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58,050 patients entering 1086 hospitals up to 24 h (median 8 h) after the onset of suspected acute myocardial infarction (MI) with no clear contraindications to the study treatments (in particular, no cardiogenic shock or persistent severe hypotension) were randomised in a "2 x 2 x 2 factorial" study. The treatment comparisons were: (i) 1 month of oral captopril (6.25 mg initial dose titrated up to 50 mg twice daily) versus matching placebo; (ii) 1 month of oral controlled-release mononitrate (30 mg initial dose titrated up to 60 mg once daily) versus matching placebo; and (iii) 24 h of intravenous magnesium sulphate (8 mmol initial bolus followed by 72 mmol) versus open control. There were no significant "interactions" between the effects of these three treatments, and the results for each are based on the randomised comparison of about 29,000 active versus 29,000 control allocated patients. Captopril There was a significant 7% (SD 3) proportional reduction in 5-week mortality (2088 [7.19%] captopril-allocated deaths vs 2231 [7.69%] placebo; 2p = 0.02), which corresponds to an absolute difference of 4.9 SD 2.2 fewer deaths per 1000 patients treated for 1 month. The absolute benefits appeared to be larger (perhaps about 10 fewer deaths per 1000) in certain higher-risk groups, such as those presenting with a history of previous MI or with heart failure. The survival advantage appeared to be maintained in the longer term (5.4 [SD 2.8] fewer deaths per 1000 at 12 months). Captopril was associated with an increase of 52 (SD 2) patients per 1000 in hypotension considered severe enough to require termination of study treatment, of 5 (SD 2) per 1000 in reported cardiogenic shock, and of 5 (SD 1) per 1000 in some degree of renal dysfunction. It produced no excess of deaths on days 0-1, even among patients with low blood pressure at entry. Mononitrate There was no significant reduction in 5-week mortality, either overall (2129 [7.34%] mononitrate-allocated deaths vs 2190 [7.54%] placebo) or in any subgroup examined (including those receiving short-term non-study intravenous or oral nitrates at entry). Further follow-up did not indicate any later survival advantage. The only significant side-effect of the mononitrate regimen studied was an increase of 15 (SD 2) per 1000 in hypotension. Those allocated active treatment had somewhat fewer deaths on days 0-1, which is reassuring a bout the safety of using nitrates early in acute MI.(ABSTRACT TRUNCATED AT 400 WORDS)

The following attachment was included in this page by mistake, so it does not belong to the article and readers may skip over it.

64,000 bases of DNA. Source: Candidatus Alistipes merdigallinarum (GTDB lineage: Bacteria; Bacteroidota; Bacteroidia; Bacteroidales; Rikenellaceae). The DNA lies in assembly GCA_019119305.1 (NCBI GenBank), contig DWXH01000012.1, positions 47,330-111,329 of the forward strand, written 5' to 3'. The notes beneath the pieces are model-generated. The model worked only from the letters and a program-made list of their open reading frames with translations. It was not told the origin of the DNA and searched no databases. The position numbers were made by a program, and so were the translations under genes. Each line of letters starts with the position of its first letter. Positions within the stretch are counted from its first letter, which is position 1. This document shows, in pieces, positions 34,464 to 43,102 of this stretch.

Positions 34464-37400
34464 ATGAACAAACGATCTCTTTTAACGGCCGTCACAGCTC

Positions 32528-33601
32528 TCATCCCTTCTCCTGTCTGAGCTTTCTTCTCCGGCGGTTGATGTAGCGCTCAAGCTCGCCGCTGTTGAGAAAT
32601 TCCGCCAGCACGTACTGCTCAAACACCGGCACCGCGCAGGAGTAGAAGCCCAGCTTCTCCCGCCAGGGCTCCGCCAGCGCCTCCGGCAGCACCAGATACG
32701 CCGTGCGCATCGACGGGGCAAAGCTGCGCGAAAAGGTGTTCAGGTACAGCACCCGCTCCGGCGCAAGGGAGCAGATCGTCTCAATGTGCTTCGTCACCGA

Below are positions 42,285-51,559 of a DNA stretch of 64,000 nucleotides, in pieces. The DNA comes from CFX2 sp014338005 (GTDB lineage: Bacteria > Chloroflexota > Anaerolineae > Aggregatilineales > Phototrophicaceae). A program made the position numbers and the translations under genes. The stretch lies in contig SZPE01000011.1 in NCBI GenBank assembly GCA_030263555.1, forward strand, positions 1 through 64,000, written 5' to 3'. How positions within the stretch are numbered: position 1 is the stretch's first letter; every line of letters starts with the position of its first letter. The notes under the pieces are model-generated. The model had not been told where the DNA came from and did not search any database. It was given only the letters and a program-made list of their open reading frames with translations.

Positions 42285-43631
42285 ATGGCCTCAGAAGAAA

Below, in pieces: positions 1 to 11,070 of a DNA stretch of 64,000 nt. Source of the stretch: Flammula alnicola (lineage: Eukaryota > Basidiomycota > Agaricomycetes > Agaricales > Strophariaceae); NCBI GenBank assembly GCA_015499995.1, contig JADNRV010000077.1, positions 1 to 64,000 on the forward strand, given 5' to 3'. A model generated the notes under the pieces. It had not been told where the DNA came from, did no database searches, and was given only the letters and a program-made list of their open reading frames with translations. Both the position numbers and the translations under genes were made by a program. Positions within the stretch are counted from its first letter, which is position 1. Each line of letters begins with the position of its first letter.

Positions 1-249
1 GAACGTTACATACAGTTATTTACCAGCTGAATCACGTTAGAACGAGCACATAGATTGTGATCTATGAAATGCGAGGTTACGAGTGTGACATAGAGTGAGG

Journal article



Publication Date





669 - 685


Administration, Oral, Aged, Angiotensin-Converting Enzyme Inhibitors, Captopril, Delayed-Action Preparations, Drug Therapy, Combination, Female, Follow-Up Studies, Humans, Infusions, Intravenous, Isosorbide Dinitrate, Magnesium Sulfate, Male, Myocardial Infarction, Platelet Aggregation Inhibitors, Thrombolytic Therapy, Vasodilator Agents